Extreme high temperatures are hitting many parts of central North America, increasing the potential for heat stress in cattle, warns Karl Hoppe, North Dakota State University livestock systems specialist. “One day of heat stress is uncomfortable, but two or more days back to back without night cooling can be deadly for livestock,” says Hoppe. “Signs… Read More

Forage and hay production this year has been challenging, and livestock producers in much of the Northern Great Plains and the western half of North America are looking for alternative forage resources and feeding strategies. Zach Carlson, extension beef specialist at North Dakota State University, is looking at options for producers who might have canola… Read More

The Northern Great Plains are in a major drought. Unfortunately, there isn’t a better way to say it out loud, as it’s not just the Canadian Prairies — the drought extends into parts of the whole western half of North America. Janna Block, livestock systems extension specialist with North Dakota State University extension, recently joined… Read More

What can growers do, right now, to help reduce the devastating effects pathogens, such as aphanomyces and fusarium, have on pulse crops? Michael Wunsch, plant pathologist with North Dakota State University, joins Kara Oosterhuis for this Pulse School episode to talk about what is and isn’t in farmers’ control. Wunsch’s approach to disease management includes… Read More

The topic of soil health has gained a tremendous amount of followers over the last ten years. There’s a large, dynamic community devoted to the topic, too — from farmers and researchers, to consultants and extension specialists. Dr. Abbey Wick, extension soil health specialist and associate professor at North Dakota State University (NDSU), recently presented… Read More

Soil compaction is always going to be a hot topic following a trying harvest season. That holds true for much of the eastern Prairies and northern U.S. states this spring. Aaron Daigh, assistant professor of Soil Physics at North Dakota State University says that the 2019 growing season started off wet in the spring, which… Read More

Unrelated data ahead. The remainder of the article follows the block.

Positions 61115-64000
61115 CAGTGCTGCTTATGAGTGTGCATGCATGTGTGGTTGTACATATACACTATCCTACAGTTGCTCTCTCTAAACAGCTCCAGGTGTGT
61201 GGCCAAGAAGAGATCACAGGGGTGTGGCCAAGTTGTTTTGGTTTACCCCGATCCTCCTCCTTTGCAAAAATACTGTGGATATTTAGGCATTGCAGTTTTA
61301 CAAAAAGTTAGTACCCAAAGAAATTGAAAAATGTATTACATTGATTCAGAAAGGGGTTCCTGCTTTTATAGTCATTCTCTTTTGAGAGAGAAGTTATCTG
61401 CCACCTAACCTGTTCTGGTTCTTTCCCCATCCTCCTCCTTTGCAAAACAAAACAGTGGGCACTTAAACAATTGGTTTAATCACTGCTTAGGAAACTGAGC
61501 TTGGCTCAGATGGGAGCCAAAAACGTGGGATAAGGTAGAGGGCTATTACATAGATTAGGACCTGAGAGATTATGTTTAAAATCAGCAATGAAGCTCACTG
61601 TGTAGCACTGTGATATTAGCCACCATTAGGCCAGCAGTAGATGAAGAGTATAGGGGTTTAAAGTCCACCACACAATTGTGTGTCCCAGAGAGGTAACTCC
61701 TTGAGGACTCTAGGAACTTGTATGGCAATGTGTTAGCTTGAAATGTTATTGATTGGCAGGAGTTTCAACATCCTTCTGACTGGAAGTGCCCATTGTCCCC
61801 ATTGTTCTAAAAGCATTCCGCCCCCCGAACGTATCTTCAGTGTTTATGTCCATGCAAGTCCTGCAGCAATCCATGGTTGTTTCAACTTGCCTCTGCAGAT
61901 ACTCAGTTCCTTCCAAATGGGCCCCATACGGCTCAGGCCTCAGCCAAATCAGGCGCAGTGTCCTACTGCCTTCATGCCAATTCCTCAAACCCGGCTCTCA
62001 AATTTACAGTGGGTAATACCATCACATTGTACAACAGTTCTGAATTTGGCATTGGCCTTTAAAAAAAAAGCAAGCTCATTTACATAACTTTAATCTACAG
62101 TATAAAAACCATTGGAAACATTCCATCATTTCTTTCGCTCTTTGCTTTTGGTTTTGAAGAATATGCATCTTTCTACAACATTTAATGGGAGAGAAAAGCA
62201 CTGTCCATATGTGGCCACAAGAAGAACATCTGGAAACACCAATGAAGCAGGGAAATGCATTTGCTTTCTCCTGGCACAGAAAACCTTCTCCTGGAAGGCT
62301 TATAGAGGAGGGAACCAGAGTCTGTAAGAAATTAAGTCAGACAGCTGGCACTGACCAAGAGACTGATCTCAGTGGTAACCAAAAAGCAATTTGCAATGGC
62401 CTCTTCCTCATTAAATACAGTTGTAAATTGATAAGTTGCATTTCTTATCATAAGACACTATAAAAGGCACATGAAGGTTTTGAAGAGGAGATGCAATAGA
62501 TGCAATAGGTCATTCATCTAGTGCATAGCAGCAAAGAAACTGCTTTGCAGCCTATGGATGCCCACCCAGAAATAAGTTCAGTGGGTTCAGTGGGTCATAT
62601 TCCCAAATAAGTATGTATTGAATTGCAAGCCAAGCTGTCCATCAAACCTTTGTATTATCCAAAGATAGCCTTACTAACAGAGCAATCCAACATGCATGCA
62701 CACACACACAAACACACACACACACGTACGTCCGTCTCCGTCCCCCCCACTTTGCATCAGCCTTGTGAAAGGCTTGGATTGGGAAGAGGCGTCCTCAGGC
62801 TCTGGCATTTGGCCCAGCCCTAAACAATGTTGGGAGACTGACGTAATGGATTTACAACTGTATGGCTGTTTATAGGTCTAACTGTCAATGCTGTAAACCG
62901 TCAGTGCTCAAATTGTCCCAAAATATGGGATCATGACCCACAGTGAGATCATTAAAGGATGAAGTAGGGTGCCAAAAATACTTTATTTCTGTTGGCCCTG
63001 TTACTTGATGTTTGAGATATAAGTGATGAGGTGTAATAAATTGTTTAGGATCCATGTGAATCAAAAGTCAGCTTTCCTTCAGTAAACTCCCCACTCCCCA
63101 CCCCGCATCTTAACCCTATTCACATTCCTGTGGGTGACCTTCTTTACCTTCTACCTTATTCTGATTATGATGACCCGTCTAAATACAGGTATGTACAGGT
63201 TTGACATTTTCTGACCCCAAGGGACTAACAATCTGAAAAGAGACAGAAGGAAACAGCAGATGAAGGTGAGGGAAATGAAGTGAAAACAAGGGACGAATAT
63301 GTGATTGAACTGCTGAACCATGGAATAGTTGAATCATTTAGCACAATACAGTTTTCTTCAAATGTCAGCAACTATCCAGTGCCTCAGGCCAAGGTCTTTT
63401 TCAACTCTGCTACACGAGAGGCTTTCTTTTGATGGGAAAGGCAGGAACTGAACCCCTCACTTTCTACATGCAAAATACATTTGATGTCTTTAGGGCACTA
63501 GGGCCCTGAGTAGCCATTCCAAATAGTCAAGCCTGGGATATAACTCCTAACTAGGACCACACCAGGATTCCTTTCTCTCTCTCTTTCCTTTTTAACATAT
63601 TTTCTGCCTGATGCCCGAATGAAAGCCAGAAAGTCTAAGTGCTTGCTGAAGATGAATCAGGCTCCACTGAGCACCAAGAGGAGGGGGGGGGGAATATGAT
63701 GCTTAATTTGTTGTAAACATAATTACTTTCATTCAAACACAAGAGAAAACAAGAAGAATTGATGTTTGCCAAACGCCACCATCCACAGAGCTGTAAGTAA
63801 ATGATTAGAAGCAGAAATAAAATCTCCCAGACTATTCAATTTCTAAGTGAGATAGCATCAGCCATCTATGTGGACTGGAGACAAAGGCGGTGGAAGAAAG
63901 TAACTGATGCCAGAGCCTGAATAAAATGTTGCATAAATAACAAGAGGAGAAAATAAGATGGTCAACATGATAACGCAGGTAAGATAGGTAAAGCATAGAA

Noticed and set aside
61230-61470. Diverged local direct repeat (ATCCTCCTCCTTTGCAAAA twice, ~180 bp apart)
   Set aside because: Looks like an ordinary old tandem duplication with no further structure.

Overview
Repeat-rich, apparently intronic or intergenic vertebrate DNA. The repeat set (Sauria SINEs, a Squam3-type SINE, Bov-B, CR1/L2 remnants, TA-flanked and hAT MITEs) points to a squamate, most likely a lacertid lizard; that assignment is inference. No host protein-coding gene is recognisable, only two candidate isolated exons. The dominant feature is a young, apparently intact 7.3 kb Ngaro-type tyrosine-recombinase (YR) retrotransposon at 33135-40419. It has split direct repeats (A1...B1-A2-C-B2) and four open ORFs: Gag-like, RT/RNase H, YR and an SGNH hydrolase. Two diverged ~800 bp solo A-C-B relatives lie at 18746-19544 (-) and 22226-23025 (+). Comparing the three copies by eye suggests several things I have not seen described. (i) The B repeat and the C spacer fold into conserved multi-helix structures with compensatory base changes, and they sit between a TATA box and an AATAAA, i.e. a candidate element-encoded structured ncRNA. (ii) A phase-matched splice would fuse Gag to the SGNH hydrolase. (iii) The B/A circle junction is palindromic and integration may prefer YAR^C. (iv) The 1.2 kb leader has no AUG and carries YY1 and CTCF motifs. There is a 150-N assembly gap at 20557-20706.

As the dicamba drift situation unfolds in soybean growing areas of North America, with millions of acres affected, there are some serious questions that will need to be answered in the coming months. How extensive was the damage? What were the factors that led to dicamba herbicide ending up in places where it wasn’t supposed… Read More

Preliminary results from a three-year research project in North Dakota show row spacings in many soybean fields are too wide to reach their maximum yield potential. A team of agronomists and extension agents at North Dakota State University are surveying growers to generate baseline data on soybean management practices in the state. Their goal is to… Read More

With above average yields anticipated in Western Canada and the northern U.S., there will probably be some grain going into what we might call nontraditional or alternative storage facilities. Ken Hellevang is a grain storage and drying expert at North Dakota State University. “Grain must be dry and cool (near the average outdoor temperature) when placed in alternative storage… Read More

 

Register for a RealAgriculture account to manage your Shortcut menu instead of the default.

Register